Immune thrombocytopenia, more commonly known as ITP, is a disorder that results in low platelets. Platelets are the cells circulating in the blood that help control bleeding by forming a blood clot. When the platelets are low, common symptoms include easy bruising and formation of small, red, flat marks on the body called petechiae. Affected patients can also develop more serious bleeding, though fortunately this is rare. It is common for children with ITP to have fatigue, and activity restrictions are necessary when the platelet count is low to minimize risk of serious injury.
ITP occurs in both adults and children. In children, it often develops after exposure to a viral infection and is caused by the immune system becoming dysregulated, or confused. The immune system is normally responsible for defending the body against foreign invaders, such as infections, but when it becomes dysregulated it can make antibodies that target healthy cells. In the case of ITP, these antibodies are directed against the platelets. Although this is considered an autoimmune condition, the majority of children affected with ITP get better on their own without any treatment. Children who develop bleeding symptoms require treatment to raise their platelet count and control their bleeding. Other situations that may warrant treatment include after accidents or injuries, the need for a surgery or invasive procedure that cannot be done with a low platelet count, or other patient-specific factors.
Common treatments for ITP include IV infusions, such as Intravenous Immune Globulin (IVIG), and anti-D Immune Globulin, as well as oral corticosteroids, such as prednisone. These medicines help the body preserve the platelets by preventing them from being destroyed by the immune system. Occasionally, more seriously affected children will require aggressive therapies, such as certain forms of chemotherapy to quiet the immune system, or surgical removal of the spleen (splenectomy). These therapies work to decrease the antibody production that leads to platelet destruction. Other agents, called thrombopoietin receptor agonists (TPO-RA, romiplostim and eltrombopag), help the bone marrow make more platelets to compensate for the ongoing platelet destruction.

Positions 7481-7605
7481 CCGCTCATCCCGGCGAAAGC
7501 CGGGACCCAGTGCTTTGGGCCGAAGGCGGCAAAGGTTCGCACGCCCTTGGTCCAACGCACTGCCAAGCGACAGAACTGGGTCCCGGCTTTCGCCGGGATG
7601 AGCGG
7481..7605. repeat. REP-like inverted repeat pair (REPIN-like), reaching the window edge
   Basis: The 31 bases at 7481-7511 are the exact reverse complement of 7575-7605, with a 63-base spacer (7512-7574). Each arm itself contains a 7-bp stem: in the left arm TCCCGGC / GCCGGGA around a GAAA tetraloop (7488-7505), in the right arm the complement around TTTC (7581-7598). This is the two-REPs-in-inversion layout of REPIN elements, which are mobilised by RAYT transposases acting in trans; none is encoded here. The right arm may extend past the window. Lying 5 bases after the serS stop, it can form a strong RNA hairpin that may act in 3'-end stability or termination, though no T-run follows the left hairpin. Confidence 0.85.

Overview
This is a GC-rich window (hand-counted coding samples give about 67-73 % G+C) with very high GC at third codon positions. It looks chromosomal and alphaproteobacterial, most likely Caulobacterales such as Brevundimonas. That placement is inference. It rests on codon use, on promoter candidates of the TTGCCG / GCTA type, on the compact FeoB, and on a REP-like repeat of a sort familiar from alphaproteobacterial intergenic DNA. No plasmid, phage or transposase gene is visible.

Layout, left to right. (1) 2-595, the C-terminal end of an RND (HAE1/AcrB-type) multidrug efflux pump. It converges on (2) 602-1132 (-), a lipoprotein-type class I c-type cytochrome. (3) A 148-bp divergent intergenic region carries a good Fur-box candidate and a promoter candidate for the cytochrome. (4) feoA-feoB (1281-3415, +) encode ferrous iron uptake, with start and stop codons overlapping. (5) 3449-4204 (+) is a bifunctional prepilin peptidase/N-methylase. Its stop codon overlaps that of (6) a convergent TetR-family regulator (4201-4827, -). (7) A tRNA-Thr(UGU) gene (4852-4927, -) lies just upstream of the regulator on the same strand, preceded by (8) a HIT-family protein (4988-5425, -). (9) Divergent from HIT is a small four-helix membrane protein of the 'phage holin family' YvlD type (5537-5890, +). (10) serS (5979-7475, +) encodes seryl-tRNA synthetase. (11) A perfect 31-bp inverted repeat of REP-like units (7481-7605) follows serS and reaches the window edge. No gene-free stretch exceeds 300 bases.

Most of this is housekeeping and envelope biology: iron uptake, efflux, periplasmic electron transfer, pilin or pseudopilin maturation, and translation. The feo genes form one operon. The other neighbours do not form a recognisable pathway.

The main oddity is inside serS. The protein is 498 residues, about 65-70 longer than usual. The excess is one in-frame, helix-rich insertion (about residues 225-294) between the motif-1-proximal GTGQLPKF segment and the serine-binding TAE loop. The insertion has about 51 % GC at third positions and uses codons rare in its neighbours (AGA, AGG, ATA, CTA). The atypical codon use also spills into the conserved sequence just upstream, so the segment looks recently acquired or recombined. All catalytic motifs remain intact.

Approximately 60-70 new patients with ITP are seen at Texas Children’s Hospital every year and we follow over 250 patients with this disorder. We are actively pursuing research seeking to better understand the causes of ITP in children, and we are active collaborators on clinical trials and other research studies. We are also part of the Pediatric ITP Consortium of North America (ICON), which is a network of ITP experts throughout the U.S. and Canada dedicated to improving the understanding of ITP biology and treatment response.
To learn more, click here.